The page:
The Longhorns are playing well in all facets of the game as of late, and, if Clemens and other young players can expedite the learning curve, the possibilities are endless for this Texas team.
Many Texas players saw their first collegiate postseason action Sunday afternoon, and the fifth-seeded Longhorns were shaky at times before pulling away from No. 12 seed Penn, 79-61 in College Park, Md.
Head coach Karen Aston’s team struggled early, repeatedly trading leads with the Quakers early in the first half as neither team led by more than four points.
Texas fell behind soon after, as 12 first-half turnovers and poor shooting kept the Longhorns stuck at 17 points for more than nine minutes. Sophomore guard Celina Rodrigo finally broke the drought with a jumper, but the damage had already been done.
“They came ready to play and they’re a good basketball team,” Aston said in a statement after the game. “I think we just didn’t know how good they were.”
It was Aston’s first time in the tournament since taking over as head coach for the Longhorns, but she had been there before, when she helped lead Texas to the Final Four as an associate head coach in 2003.
Among Texas’ challenges was scraping off the rust. The Longhorns hadn’t played a game since March 9, when West Virginia defeated them in the semifinals of the Big 12 Championship series. The Longhorns finally seemed to get warmed up at the end of the first, though on a 14-6 run to cut the deficit to seven.
Texas continued its spurt after halftime, featuring a complete role reversal after Penn’s dominance nearly took Texas’ chances.
“We told them at halftime: either you wanna go home or you don’t,” Aston said.
Apparently, they didn’t. The Longhorns newfound energy and drive, sinking the first two baskets en route to a lead around the 14-minute mark. Within minutes, Penn found itself dug deep into a hole.
The Quakers — playing in front of a supportive crowd only two hours away from home — knew they had lost with just over a minute to go. As each player returned to the bench, she received a standing ovation from the crowd and hugs from coaches before settling into watching the season end.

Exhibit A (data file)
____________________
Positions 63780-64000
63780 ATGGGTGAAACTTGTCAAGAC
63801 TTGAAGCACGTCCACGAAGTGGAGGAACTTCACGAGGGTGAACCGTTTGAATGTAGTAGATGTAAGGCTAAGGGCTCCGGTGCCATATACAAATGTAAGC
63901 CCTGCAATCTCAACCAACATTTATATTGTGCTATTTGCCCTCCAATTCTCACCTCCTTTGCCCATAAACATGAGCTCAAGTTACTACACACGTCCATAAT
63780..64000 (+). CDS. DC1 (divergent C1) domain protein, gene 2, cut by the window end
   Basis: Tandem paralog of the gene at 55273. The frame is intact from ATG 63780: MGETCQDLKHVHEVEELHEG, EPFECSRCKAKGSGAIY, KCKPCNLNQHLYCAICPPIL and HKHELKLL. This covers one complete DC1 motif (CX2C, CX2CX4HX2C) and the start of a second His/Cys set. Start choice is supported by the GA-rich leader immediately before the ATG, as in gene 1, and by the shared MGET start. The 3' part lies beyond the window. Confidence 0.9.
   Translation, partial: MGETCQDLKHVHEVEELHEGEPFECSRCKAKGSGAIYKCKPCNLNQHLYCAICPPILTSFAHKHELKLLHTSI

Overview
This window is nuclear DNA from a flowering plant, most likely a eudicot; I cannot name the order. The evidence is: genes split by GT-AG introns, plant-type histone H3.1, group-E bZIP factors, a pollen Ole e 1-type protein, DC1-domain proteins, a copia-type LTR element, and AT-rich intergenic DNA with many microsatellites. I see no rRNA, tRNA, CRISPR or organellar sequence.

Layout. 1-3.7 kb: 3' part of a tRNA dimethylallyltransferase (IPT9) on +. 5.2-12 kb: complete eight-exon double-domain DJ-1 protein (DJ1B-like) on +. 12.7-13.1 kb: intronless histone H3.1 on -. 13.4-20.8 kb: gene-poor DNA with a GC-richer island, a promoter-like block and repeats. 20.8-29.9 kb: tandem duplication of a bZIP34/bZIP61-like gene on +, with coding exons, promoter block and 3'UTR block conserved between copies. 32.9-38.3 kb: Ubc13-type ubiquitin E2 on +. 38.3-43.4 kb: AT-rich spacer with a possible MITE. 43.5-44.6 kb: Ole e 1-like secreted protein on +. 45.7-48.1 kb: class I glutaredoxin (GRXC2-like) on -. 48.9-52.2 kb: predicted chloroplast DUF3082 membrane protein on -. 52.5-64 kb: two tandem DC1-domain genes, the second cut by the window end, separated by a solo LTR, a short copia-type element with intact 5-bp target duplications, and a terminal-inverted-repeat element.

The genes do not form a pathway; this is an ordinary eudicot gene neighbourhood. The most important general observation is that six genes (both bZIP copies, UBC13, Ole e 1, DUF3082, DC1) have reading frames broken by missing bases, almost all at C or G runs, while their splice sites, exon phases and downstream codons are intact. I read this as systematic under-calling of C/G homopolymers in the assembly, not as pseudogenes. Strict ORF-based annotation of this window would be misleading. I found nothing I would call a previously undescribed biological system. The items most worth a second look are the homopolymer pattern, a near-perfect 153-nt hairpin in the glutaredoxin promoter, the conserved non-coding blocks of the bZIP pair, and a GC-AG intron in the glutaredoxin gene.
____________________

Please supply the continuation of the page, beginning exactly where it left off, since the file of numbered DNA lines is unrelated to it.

The Longhorns’ victory was their first NCAA tournament win since 2008, and they will face fourth-seeded Maryland on Tuesday at 6 p.m. The Terrapins will be playing on their home court.
“We’re gonna have to play harder for 40 minutes,” Aston said.
Head coach Carol Capitani says her team must never take a top-10 finish for granted. With a third consecutive ninth place finish, Texas showed a complete team effort from both its swimmers and divers. The Longhorns tallied up 144 total points in the three-day championship event but came up short against back-to-back champion Georgia (528 points) and runner-up Stanford (386).
Texas senior diver Maren Taylor capped off her final NCAA Championships with two runner-up finishes. Taylor tallied 399.30 total points including a meet-best 73.5 that led her to a second-place finish in the three-meter diving event.
“My hat’s off again to our divers,” Capitani said. “They are incredible. It’s great inspiration. It’s fun to be working together as a team.”
Longhorn junior diver and UCLA transfer, Emma Ivory-Ganja, had a roller coaster ride in the final. Ivory-Ganja began to climb the standings two rounds into the five total from fifth place. She jumped her way into third place with her 1.5-twist somersault before just one round remained. Ivory-Ganja saved her best for last, scoring 76.80 with a final dive that catapulted her into first place. USC diver Haley Ishimatsu eclipsed Ivory-Ganja’s total with her last dive of the event, but Ivory-Ganja still provided Texas with significant points in a second-place finish.
The Longhorns capped off the meet finishing fifth in the 400 free relay consolation final. The relay team was led by seniors Ellen Lobb, Alex Hooper and Samantha Tucker, as well as junior Gretchen Jacques.
“I’m proud of the leadership and how the upperclassmen are passing the torch down to our younger kids,” Capitani said. “Gretchen [Jacques] has definitely grown up.”